In addition to online research, ask a physician or friend you trust if they can recommend a  plastic surgeon.  Many of the most successful surgeons have built their practices on referrals rather than advertisements.  Nothing replaces an in person consultation.  When you meet your physician, use your “gut feeling.” Do you like/trust this person? How do they respond to your concerns and questions? Undergoing surgery is a difficult process and in the event of complications or you are dissatisfied in any way, it is important to work with someone you think could be supportive of you.

This is supposed to be fun! We expect all our first time visitors to be nervous, but please try to relax and let us help you however we can!!!  My staff and I take pride in making your consultation experience as comfortable as possible.  To make the most of your time, try to do some background research, and be clear about your goals beforehand. This will help you know what questions to ask and help you focus your time.  My website is intended to be educational. We look forward to seeing you in our office, and my team and I are also happy to answer your email questions and welcome any and all feedback that can help us serve you better.

The internet can be a fabulous resource to prepare yourself prior to your surgery and even prior to your consultation. A half hour consultation is not enough to provide adequate education for surgical patients. One should always maintain a degree of skepticism and understand that only the best of results are typically displayed in photographs.  Reviewing photographs online isn’t easy. What you see might not be what you get.  Cosmetic surgery is a competitive business and depending on the integrity of the site, online images may have been tampered with. There may also be changes in lighting, hair, make up, or positioning that alter the true nature of the surgical result. Please note that any photo of a face that shows the patient smiling, will make them artificially look younger and “lifted” – keep this in mind if you are trying to look younger in a photo, ladies and gentlemen!!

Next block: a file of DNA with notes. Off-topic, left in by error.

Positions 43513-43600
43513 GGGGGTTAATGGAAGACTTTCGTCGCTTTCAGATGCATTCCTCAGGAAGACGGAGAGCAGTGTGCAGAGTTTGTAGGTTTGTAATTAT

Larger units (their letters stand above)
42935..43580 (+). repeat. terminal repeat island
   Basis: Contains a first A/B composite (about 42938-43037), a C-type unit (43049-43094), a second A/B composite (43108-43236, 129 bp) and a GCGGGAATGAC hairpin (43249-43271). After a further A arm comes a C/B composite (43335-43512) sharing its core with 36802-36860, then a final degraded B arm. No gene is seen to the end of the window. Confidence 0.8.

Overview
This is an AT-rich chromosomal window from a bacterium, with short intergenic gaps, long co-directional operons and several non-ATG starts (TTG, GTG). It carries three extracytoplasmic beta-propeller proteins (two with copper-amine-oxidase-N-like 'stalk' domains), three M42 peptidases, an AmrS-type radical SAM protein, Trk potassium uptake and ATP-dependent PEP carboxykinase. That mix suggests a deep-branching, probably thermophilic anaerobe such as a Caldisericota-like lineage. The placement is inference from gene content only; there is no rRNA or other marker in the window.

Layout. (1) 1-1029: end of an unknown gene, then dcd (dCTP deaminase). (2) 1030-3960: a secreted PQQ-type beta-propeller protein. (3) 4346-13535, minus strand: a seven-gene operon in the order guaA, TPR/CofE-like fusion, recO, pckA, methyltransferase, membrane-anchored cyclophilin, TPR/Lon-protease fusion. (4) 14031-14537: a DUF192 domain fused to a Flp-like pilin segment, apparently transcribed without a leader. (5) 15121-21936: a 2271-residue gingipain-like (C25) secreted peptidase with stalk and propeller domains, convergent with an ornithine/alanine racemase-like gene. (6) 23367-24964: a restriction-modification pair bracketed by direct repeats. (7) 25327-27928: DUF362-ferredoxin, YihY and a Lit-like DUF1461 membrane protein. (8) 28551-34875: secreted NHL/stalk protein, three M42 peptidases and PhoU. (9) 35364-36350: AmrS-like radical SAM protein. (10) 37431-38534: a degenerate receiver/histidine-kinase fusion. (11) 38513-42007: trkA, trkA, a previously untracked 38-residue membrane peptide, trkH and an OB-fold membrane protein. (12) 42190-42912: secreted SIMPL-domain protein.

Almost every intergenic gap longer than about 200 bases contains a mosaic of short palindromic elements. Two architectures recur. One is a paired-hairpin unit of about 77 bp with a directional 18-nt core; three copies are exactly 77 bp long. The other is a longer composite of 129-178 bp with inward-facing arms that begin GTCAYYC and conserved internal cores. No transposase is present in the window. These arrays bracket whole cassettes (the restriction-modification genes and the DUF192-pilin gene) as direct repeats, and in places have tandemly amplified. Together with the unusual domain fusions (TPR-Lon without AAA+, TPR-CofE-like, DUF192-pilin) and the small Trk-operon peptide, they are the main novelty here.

Here are a list of resources which will help you prepare.

  • www.abms.org – The American Board of Medical Specialties – check board certification here
  • www.plasticsurgery.org – The American Society of Plastic Surgeons (ASPS)- this is the main professional organization for plastic surgeons
  • www.surgery.org – The American Society of Aesthetic Plastic Surgeons (ASAPS) – sister to ASPS and the main professional society for plastic surgeons specializing in aesthetic procedures
  • www.carecredit.com – Check online financing options
  • www.realself.com – This site has a lot of input from patients which makes it fresh.  Physicians do advertise on this site, however, it is intended to function as if free from commercial bias.
  • www.breastaugmentationutahcost.com – I wrote this specifically for patients interested in breast surgery.  I recommend all patients thinking about a consultation for breast surgery in my office, review this site first.